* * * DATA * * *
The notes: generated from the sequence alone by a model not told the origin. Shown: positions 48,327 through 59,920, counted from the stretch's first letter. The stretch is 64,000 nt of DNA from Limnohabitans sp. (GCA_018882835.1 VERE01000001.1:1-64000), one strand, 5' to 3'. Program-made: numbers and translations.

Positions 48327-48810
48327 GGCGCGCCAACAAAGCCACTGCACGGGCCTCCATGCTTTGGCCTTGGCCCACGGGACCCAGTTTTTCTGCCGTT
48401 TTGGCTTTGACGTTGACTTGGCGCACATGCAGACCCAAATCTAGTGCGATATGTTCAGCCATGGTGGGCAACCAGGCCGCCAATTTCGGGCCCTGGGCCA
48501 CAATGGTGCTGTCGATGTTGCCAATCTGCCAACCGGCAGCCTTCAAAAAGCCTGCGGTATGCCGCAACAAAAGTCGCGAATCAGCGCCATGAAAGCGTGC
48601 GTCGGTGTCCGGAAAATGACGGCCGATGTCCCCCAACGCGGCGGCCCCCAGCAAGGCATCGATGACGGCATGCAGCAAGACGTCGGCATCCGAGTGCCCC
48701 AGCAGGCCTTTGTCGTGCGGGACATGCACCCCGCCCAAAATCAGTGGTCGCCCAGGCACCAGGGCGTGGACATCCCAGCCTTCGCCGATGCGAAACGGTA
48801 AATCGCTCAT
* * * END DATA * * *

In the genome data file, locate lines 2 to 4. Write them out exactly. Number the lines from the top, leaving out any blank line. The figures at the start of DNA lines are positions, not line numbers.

Positions 48327-48810
48327 GGCGCGCCAACAAAGCCACTGCACGGGCCTCCATGCTTTGGCCTTGGCCCACGGGACCCAGTTTTTCTGCCGTT
48401 TTGGCTTTGACGTTGACTTGGCGCACATGCAGACCCAAATCTAGTGCGATATGTTCAGCCATGGTGGGCAACCAGGCCGCCAATTTCGGGCCCTGGGCCA